I built a digital voice recorder as the final project in ENGS 31, Digital Electronics at Dartmouth. This class taught the basics of digital design, as well as how to program FPGAs (field programmable gate arrays) using VHDL. For the final project, we worked in pairs to develop a device that used an FPGA to accomplish a task.
We chose to design a voice recorder that allows a user to record themselves using an onboard microphone and then play the recording back. The recording is saved to an SD card.
We broke the design down into a number of subsystems, each of which is largely independent and contains its own state machine. The project was developed in stages, initially only storing the recordered audio in RAM, and then adding SD card storage.
The core of the system is the audio controller, which is responsible for reading samples from the A/D convertor connected to the microphone, and writing to the D/A convertor connected to the speaker. Both of these perihperals communicate over SPI. Samples are written and read to a dual port RAM block used as a circular buffer. The SD card controller also reads or writes into the RAM, depending on whether recording or playback is occuring. The SD card controller uses SPI rather than the native SD protocol, because it is simpler and fast enough for the purposes of the project. The SD controller is implemented entirely in VHDL without any kind of soft processor. The controller supports plain SD cards, as well as SDHC and SDXC cards.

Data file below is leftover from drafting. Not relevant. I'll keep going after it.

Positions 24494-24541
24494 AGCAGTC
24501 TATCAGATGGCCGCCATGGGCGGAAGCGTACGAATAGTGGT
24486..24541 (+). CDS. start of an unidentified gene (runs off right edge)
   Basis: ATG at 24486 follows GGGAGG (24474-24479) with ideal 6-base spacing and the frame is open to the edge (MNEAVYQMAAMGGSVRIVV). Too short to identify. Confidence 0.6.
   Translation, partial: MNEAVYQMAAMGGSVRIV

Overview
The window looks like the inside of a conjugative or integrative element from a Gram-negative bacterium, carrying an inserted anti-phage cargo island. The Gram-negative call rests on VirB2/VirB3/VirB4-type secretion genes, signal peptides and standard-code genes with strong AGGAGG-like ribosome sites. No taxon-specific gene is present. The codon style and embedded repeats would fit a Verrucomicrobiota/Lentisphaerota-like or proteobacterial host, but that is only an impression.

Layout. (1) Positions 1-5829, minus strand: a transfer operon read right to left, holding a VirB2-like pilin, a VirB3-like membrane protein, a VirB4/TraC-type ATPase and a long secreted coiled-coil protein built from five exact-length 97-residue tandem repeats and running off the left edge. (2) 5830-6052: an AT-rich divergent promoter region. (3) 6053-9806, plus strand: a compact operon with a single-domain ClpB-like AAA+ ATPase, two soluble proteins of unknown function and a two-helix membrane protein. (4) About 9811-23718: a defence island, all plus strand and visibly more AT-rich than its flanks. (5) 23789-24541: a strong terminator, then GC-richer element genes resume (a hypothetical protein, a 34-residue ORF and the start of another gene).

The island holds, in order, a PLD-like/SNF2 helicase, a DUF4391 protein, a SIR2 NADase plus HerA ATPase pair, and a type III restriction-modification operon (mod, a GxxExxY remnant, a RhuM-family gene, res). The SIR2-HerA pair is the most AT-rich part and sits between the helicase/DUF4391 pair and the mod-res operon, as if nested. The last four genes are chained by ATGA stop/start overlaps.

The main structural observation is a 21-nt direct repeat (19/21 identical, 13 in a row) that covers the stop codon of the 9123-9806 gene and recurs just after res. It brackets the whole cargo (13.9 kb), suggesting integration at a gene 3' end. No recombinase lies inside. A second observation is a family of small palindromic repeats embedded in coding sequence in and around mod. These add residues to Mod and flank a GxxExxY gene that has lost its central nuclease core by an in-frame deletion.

The system is capable of recording many hours of 44.1 KHz audio at 16 bit resolution (although the A/D and D/A convertors used are only 12 bit). We also wrote a Python program that makes it possible to write audio to the SD card to be played back by the recorder.
More detailed design information and the VHDL code for this project can be found in the project report.